Thursday, May 19

European Shares Gain on Busy Earnings Day, Trimming Monthly Drop

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(Bloomberg) — European stocks advanced for a second day, trimming its monthly decline, as investors monitor a busy earnings day to gauge the companies’ ability to overcome inflationary and policy risks.

The Stoxx Europe 600 Index was 0.8% higher by 8:04 am in London, with travel and leisure and technology sectors outperforming.

TotalEnergies SE advanced after posting a threefold increase in first-quarter adjusted profit and expanded its share buybacks. Glencore Plc gained as trading business is headed for another year of bumper profits. Capgemini SE rose after an earnings beat.

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European equities have been under pressure in April and this year on concerns about the hawkish turn in central bank policies and as the war in Ukraine fuels inflation and energy crunch worries. Investors have been monitoring Europe’s busiest reporting week so far this year, with Thursday set to be particularly lively as almost 70 companies publish results.

According to Sanford C. Bernstein strategists, the European earnings season is “robust” so far, with about 61% of the companies that have reported so far having beaten estimates, while first-quarter earnings have grown by 4.5% year-on-year . Energy, healthcare, staples and materials are seeing the strongest positive revisions, while banks and telecoms are seeing the most negative revisions, according to Bernstein strategists led by Sarah McCarthy.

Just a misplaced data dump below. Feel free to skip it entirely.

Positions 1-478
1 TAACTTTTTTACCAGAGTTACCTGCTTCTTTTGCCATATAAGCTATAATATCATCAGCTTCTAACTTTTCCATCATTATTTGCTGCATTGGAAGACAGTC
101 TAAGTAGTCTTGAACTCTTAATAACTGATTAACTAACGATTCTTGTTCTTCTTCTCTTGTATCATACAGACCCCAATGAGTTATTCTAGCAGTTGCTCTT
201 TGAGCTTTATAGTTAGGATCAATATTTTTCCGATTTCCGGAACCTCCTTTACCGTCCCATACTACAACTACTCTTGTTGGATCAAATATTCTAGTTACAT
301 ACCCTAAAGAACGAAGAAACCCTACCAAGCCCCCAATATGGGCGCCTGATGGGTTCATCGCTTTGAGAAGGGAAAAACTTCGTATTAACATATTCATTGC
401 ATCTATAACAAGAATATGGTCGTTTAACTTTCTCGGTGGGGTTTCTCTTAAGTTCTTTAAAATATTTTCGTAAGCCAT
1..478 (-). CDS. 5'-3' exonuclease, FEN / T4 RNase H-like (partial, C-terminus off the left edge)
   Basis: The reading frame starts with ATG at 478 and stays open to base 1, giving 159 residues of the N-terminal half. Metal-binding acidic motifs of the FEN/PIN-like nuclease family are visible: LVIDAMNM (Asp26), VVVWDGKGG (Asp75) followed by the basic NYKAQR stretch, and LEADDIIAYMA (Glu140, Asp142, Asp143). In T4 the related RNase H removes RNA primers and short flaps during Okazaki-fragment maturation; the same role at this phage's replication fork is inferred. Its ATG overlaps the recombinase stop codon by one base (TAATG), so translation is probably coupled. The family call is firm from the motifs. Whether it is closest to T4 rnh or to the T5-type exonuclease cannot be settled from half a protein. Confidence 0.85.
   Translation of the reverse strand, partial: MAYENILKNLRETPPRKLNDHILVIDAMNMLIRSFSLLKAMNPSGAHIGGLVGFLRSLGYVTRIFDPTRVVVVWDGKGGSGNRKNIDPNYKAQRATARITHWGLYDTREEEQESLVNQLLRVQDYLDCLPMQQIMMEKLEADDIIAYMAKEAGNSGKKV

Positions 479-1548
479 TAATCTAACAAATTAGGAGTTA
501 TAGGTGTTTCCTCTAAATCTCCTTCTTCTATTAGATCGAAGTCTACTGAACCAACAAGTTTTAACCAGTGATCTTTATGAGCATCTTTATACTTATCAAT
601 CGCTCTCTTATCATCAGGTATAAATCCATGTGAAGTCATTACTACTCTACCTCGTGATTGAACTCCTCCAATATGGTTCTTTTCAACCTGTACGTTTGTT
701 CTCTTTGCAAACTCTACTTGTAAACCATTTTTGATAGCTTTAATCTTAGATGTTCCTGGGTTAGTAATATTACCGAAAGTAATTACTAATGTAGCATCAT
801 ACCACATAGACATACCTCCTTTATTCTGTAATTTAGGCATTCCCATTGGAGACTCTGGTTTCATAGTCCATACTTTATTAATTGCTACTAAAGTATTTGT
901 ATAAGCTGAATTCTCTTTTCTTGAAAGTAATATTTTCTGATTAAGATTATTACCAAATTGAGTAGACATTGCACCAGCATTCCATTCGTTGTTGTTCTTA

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“All eyes are on corporate results this week, which are generally strong as corporates are able to pass higher costs to consumers and the demand remains high. The guidance and margins are key as we navigate through very convulsive geopolitical and macro times,” said Pablo Gonzalez, equities portfolio manager at Mapfre AM. “Concerns remain around central banks’ moves, China lockdowns and the war, with energy risks in Europe increasing.”

The Spanish asset manager maintains a defensive position on equities as it monitors economic and geopolitical risks.

In geopolitical developments, European Union members pushed the bloc to deliver clearer guidance over Russia’s demand for natural gas payments to be made in rubles, after flows to Poland and Bulgaria were cut off. Germany signaled it’s open to a phased-in ban on Russian oil imports.

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